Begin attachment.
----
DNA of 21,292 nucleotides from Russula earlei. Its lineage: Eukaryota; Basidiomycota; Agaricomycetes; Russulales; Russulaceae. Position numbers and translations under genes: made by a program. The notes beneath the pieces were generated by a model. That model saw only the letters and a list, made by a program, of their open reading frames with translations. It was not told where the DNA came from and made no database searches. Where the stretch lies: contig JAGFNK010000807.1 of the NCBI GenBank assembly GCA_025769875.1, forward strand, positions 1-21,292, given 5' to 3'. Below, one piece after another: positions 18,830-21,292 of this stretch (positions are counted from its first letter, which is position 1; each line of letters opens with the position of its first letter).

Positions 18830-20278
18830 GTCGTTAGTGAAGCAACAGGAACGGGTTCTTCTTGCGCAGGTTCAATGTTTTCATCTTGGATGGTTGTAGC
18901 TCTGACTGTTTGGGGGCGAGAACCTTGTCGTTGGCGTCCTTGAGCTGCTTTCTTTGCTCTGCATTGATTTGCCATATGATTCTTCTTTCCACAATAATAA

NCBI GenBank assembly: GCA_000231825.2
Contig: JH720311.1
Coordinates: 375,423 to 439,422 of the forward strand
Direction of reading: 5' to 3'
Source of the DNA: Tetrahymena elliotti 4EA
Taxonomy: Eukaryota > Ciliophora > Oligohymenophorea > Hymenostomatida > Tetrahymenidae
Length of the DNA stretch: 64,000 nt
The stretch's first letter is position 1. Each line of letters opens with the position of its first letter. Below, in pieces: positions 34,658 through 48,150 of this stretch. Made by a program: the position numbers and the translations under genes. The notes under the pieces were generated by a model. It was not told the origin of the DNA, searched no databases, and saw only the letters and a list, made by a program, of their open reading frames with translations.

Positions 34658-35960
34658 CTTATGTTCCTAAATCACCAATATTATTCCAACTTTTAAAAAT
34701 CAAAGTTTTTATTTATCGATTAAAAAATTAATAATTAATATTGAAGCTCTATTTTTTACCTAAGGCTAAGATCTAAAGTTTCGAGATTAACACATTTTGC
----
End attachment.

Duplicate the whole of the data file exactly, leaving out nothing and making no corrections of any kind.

DNA of 21,292 nucleotides from Russula earlei. Its lineage: Eukaryota; Basidiomycota; Agaricomycetes; Russulales; Russulaceae. Position numbers and translations under genes: made by a program. The notes beneath the pieces were generated by a model. That model saw only the letters and a list, made by a program, of their open reading frames with translations. It was not told where the DNA came from and made no database searches. Where the stretch lies: contig JAGFNK010000807.1 of the NCBI GenBank assembly GCA_025769875.1, forward strand, positions 1-21,292, given 5' to 3'. Below, one piece after another: positions 18,830-21,292 of this stretch (positions are counted from its first letter, which is position 1; each line of letters opens with the position of its first letter).

Positions 18830-20278
18830 GTCGTTAGTGAAGCAACAGGAACGGGTTCTTCTTGCGCAGGTTCAATGTTTTCATCTTGGATGGTTGTAGC
18901 TCTGACTGTTTGGGGGCGAGAACCTTGTCGTTGGCGTCCTTGAGCTGCTTTCTTTGCTCTGCATTGATTTGCCATATGATTCTTCTTTCCACAATAATAA

NCBI GenBank assembly: GCA_000231825.2
Contig: JH720311.1
Coordinates: 375,423 to 439,422 of the forward strand
Direction of reading: 5' to 3'
Source of the DNA: Tetrahymena elliotti 4EA
Taxonomy: Eukaryota > Ciliophora > Oligohymenophorea > Hymenostomatida > Tetrahymenidae
Length of the DNA stretch: 64,000 nt
The stretch's first letter is position 1. Each line of letters opens with the position of its first letter. Below, in pieces: positions 34,658 through 48,150 of this stretch. Made by a program: the position numbers and the translations under genes. The notes under the pieces were generated by a model. It was not told the origin of the DNA, searched no databases, and saw only the letters and a list, made by a program, of their open reading frames with translations.

Positions 34658-35960
34658 CTTATGTTCCTAAATCACCAATATTATTCCAACTTTTAAAAAT
34701 CAAAGTTTTTATTTATCGATTAAAAAATTAATAATTAATATTGAAGCTCTATTTTTTACCTAAGGCTAAGATCTAAAGTTTCGAGATTAACACATTTTGC